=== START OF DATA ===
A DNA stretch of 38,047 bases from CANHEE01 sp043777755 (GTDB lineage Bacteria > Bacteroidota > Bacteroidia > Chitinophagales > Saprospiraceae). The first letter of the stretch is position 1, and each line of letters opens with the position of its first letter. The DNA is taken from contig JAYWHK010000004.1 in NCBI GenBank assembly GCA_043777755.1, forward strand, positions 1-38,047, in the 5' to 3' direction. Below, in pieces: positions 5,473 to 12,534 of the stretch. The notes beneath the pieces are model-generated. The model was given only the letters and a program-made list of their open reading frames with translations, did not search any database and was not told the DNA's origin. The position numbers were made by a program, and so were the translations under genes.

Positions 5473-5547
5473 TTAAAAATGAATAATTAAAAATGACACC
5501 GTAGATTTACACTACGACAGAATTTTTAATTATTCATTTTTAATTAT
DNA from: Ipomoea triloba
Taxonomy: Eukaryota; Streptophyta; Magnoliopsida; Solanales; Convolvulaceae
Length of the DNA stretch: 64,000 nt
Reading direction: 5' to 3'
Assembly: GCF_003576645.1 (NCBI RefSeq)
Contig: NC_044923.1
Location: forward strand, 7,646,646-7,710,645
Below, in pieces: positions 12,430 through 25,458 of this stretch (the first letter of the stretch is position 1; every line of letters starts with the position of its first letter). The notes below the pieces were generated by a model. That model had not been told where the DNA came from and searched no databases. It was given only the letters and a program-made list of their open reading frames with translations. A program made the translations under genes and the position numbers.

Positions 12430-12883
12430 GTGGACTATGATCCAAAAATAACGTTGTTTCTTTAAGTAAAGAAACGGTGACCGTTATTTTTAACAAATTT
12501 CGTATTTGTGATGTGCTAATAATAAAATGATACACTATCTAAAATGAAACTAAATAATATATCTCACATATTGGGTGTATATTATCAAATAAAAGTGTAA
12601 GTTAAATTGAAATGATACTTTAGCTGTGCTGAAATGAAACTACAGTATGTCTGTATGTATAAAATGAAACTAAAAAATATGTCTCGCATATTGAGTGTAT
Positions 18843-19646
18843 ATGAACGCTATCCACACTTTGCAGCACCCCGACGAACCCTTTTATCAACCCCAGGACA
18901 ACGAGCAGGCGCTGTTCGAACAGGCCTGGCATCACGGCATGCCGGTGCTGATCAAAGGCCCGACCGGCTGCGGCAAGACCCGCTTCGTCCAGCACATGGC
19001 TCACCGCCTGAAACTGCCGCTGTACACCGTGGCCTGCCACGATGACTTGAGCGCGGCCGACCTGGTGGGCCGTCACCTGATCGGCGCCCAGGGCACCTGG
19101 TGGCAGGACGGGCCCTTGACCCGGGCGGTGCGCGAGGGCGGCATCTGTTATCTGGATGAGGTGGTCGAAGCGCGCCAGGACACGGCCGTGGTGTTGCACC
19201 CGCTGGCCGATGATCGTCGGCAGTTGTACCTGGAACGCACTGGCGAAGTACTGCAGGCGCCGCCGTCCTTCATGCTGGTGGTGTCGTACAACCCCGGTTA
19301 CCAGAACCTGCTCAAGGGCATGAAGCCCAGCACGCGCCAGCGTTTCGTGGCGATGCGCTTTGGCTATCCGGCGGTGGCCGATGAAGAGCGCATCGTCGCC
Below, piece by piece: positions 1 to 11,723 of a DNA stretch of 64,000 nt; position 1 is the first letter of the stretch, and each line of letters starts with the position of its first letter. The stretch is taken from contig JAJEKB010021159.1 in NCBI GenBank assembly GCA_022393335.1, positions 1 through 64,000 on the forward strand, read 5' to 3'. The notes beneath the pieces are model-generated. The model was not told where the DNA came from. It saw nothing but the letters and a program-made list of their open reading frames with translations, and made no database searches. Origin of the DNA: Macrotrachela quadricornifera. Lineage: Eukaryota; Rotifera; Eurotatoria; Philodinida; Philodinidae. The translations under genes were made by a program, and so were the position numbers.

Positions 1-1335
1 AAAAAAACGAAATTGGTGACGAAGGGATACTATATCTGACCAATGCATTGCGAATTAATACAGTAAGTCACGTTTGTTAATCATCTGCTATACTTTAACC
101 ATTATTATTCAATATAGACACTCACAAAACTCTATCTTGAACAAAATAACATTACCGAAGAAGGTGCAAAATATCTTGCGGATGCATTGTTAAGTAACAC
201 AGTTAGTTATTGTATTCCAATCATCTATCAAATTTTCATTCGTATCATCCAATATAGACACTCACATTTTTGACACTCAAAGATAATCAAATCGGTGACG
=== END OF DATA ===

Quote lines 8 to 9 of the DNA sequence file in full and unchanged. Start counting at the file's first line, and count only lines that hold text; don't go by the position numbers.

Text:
Reading direction: 5' to 3'
Assembly: GCF_003576645.1 (NCBI RefSeq)